I’m sitting in an emergency vet hospital for my cat, Theodore, on a Saturday night, waiting for more bad news (probably) on the general well being of his life. It doesn’t look good, and it hasn’t for a week and a bit. During this time, I’ve been left thinking about his life, and how it’s impacted mine for the last four years and it’s been tough.
It’s hard when you realize that you’ve grown emotionally attached to another thing, person, animal in your life, while at the same time consistently pushing others away – for a fear of loss in the end. Somehow, with animals, you can’t help it. Maybe you don’t think you do, but you become attached. And when we lose them, and have no control over it, you can’t help but think, why do we get the power of the choice of their lives being lived?
I can’t ask Theo how he’s feeling, I have to guess. I don’t know if he really is okay with getting a fluid injection every night at 9 PM so he doesn’t fall into kidney failure, or two pills of steroids daily so something can help make his muscles grow faster. Does he seem in pain? No, he purrs, nuzzles his head for pets and rolls over when he desires a belly rub. But sometimes, if you look closely, when he’s huddled on the cool bathroom floor, eyes semi-opened and breathing a bit heavier than normal, it’s hard to tell.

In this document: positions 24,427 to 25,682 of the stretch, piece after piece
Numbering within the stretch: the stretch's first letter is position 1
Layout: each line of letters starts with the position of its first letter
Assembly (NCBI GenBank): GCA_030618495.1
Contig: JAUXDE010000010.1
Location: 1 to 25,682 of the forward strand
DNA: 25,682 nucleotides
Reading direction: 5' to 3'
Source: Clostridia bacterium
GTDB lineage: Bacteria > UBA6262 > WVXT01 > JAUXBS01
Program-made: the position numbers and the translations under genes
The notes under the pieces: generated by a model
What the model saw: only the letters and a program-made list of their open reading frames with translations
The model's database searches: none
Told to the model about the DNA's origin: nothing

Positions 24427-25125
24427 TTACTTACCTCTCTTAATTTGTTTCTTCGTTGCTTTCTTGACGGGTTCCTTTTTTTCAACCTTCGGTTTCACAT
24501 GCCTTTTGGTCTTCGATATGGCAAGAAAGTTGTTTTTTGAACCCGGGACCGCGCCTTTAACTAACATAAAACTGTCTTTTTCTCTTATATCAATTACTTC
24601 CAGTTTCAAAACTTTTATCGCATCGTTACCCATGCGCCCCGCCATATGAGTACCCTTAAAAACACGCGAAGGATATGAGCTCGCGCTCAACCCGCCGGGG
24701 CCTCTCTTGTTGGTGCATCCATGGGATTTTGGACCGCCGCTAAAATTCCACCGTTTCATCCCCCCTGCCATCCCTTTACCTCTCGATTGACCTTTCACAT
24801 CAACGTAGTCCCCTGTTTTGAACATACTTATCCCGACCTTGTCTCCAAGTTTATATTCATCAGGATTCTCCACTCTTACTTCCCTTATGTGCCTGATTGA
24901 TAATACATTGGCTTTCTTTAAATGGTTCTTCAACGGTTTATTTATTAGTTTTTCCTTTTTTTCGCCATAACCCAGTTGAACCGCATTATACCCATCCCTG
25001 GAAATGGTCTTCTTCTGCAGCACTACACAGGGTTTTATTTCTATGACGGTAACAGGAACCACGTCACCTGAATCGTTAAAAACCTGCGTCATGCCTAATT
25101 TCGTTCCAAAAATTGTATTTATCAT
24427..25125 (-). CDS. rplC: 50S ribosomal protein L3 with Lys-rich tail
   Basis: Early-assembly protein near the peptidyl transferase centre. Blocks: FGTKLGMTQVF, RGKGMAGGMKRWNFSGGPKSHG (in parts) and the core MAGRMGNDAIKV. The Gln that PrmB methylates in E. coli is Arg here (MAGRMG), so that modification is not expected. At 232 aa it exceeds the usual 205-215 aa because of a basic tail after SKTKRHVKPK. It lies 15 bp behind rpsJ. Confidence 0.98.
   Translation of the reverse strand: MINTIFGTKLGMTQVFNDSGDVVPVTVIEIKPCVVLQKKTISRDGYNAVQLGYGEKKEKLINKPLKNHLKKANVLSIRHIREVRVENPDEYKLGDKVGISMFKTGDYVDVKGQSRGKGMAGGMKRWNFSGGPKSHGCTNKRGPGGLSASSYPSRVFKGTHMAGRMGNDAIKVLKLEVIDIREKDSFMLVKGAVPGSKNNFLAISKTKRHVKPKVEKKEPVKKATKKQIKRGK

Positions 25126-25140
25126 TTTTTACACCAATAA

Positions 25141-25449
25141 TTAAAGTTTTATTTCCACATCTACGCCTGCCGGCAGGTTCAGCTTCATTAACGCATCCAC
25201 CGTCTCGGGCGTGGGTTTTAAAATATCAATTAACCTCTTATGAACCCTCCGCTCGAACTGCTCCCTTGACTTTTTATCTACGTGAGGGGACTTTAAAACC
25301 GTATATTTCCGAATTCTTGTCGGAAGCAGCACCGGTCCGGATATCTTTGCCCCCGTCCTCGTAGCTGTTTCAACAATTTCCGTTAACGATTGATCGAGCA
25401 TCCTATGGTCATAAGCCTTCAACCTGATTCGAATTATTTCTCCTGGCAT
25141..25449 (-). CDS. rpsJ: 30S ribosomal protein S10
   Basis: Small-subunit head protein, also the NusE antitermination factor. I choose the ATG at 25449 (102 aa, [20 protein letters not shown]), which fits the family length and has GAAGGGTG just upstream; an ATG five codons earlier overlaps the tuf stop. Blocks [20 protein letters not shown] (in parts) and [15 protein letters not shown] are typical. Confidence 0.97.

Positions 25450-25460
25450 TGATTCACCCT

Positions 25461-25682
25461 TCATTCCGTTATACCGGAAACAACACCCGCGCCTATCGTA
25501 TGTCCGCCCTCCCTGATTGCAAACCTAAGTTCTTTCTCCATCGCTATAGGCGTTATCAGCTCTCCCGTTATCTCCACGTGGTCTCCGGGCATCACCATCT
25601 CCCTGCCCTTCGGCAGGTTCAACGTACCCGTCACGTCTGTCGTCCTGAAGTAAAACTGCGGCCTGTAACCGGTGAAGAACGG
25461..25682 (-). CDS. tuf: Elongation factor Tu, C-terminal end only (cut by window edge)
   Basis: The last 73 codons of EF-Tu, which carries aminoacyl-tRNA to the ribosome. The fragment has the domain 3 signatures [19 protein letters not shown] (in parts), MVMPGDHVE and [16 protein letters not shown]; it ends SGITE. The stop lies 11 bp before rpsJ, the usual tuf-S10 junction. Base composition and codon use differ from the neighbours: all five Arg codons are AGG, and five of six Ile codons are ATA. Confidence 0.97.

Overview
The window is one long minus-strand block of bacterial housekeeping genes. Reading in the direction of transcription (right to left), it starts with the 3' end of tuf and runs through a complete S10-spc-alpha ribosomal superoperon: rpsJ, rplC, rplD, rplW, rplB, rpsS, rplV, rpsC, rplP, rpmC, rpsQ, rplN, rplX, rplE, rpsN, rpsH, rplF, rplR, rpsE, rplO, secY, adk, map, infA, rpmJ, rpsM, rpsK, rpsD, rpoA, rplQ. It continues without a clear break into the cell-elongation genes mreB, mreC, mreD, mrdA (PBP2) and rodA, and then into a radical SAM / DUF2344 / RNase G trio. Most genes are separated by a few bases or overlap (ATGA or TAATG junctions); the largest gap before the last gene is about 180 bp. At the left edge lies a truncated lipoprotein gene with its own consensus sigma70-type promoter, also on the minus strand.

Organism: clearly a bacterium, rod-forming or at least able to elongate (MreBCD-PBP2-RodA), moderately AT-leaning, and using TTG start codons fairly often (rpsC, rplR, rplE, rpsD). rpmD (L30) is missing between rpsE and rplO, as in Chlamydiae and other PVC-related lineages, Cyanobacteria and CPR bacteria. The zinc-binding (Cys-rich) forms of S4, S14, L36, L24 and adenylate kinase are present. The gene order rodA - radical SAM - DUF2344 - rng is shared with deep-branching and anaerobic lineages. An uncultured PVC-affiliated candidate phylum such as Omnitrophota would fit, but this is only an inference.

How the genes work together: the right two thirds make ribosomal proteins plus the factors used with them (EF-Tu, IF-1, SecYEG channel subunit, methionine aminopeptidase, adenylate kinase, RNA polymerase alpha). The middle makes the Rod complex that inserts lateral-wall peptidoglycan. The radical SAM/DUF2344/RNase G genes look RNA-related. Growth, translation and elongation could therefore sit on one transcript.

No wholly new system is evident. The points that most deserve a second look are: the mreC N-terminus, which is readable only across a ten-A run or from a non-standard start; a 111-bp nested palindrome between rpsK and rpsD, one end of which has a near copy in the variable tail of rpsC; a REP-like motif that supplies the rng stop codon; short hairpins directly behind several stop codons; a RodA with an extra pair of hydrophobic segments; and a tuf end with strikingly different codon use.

Why must we be the ones to make the heaviest choice of all? Who is it serving? Who’s being more selfish?
Theo’s lying beside me in his dark green carry cage, the one that brought him home to Ontario from Calgary, eyes closed, head against the side. Not stressed out, not meowing, doesn’t seem afraid.
He’s just lying there, waiting. For an absolution he doesn’t know is coming, or maybe he does and I’m actually the one who’s waiting in the dark.